Colgan is Pinter’s Caretaker at The Gate

“Truth in drama is forever elusive. You never quite find it but the search for it is compulsive . . . More often than not you stumble upon the truth in the dark, colliding with it or just glimpsing an image or a shape which seems to correspond to the truth, often without realising that you have done so. But the real truth is that there never is any such thing as one truth to be found in dramatic art. There are many.”

–  Harold Pinter, Nobel Prize winning speech 2005.

The Caretaker is not an easy evening’s entertainment but its seemingly ordinary events, based on a casual observation by Harold Pinter, take on profound significance.

Sitting four rows from the front on opening night at The Gate theatre a definitive understanding of this play seemed as elusive as the dramatic truth Pinter spoke about in his acceptance speech for the Nobel Prize in 2005.

Artistic director Michael Colgan’s continuous staging of Pinter’s work over the years belies his self-stated reputation for being only interested in getting bums on seats. The Caretaker, which is anything but a popular and readily accessible play, is The Gate’s first Pinter production since the playwright’s death in 2008.


The stage is a cluttered bedroom occupied by three characters: Davies – played by Michael Feast – is a racist vagabond who is offered lodgings by two brothers, Aston and Mick. Aston has come to Davies’ aid after he witnessed him being attacked in a café.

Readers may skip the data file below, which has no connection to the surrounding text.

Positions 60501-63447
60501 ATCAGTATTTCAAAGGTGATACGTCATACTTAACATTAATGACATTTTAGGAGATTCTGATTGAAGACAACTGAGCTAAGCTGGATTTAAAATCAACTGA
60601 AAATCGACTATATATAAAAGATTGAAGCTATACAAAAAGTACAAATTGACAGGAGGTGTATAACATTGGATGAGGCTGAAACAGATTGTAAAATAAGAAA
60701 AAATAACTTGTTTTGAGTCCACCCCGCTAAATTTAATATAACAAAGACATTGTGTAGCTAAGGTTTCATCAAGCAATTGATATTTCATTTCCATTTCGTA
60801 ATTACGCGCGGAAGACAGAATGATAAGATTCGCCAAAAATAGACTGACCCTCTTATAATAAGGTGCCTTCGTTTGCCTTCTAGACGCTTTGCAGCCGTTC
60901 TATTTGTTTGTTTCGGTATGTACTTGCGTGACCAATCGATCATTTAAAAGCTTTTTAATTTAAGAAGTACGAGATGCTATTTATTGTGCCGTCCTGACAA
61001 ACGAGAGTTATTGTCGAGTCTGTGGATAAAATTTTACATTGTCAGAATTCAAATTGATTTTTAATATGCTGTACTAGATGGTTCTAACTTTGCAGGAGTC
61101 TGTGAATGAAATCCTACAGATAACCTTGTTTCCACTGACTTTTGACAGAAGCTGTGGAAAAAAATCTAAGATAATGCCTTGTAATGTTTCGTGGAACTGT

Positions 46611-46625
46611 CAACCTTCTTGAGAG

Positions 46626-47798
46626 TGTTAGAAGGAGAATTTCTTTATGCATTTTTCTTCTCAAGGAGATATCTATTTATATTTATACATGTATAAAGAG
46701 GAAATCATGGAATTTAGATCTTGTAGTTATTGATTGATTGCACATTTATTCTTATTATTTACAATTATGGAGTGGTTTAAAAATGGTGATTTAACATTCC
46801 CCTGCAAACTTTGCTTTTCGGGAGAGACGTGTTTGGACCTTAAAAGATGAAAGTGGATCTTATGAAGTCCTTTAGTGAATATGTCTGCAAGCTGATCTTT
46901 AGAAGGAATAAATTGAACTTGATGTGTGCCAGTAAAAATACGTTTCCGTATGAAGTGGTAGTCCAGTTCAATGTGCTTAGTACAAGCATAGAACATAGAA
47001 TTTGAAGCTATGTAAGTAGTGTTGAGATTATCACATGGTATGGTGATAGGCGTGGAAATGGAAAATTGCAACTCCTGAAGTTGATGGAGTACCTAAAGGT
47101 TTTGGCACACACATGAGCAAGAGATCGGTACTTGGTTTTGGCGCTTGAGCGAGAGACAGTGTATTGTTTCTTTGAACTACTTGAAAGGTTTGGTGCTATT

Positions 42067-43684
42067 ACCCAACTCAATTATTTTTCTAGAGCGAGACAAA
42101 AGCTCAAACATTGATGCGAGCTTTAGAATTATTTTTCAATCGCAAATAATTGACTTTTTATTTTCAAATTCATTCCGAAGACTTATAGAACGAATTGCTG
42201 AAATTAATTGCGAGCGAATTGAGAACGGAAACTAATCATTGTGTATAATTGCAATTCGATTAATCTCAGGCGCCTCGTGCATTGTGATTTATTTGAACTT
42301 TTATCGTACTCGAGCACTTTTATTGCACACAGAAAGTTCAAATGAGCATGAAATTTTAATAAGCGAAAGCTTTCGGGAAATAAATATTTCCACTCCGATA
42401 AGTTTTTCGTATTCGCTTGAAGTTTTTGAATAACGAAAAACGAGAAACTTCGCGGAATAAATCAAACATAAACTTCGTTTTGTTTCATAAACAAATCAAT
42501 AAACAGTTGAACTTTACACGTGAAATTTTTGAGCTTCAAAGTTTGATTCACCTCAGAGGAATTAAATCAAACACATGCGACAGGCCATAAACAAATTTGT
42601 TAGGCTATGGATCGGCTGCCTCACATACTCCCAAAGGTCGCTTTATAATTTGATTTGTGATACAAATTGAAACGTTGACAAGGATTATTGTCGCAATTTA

Marty Rea plays Aston, the generous brother who has suffered from a nervous breakdown and spent some time in an asylum. With this difficult role, Rea shows his versatility, his performance is pent up, understated and excellently pitched.

The other brother is Mick, a builder and landlord played by Garrett Lombard, who is a regular on The Gate stage, having recently played Stanley Kowalski in A Streetcar Named Desire.

Like any master, there’s more going on than what you first pick up. The audience must strain to catch it all. Pinter’s signposts are subtle and easily missed; most clues only make sense in hindsight.

Theatrical effects serve to heighten the drama. Lights (Mark Jonathan) dim at crucial moments for emphasis and director Toby Frow has stuck rigidly to the script in this respect.

The drama opens with Mick alone on stage, sitting in darkness. There’s a palpable criminal menace off him and his character is elusive. Are his offers of a bed and the position of caretaker to Davies genuine? Or is he just mirroring his brother? Could he perhaps be the alter ego of Aston? If so, Pinter’s Caretaker is a definite influence on Chuck Palahniuk’s Fight Club.

Aston is full of quiet, fidgety contemplation throughout. He plans to build the shed out the back but never gets around to it. He is constantly fiddling with a plug, the plug signifies his past: he received electro convulsive treatment as a minor in the asylum and he hasn’t been right since. As the lights dim on act 2 he tells us this in a stuttering yet poetic speech.


Pinter’s work is minimalist. It is a style where all elements of the play: characterisation, plot, language, acting, direction, sound (Denis Clohessy) and design (Francis O’Connor) only provide the bare minimum to set forth the action.

Finding plot amidst such sparseness is difficult.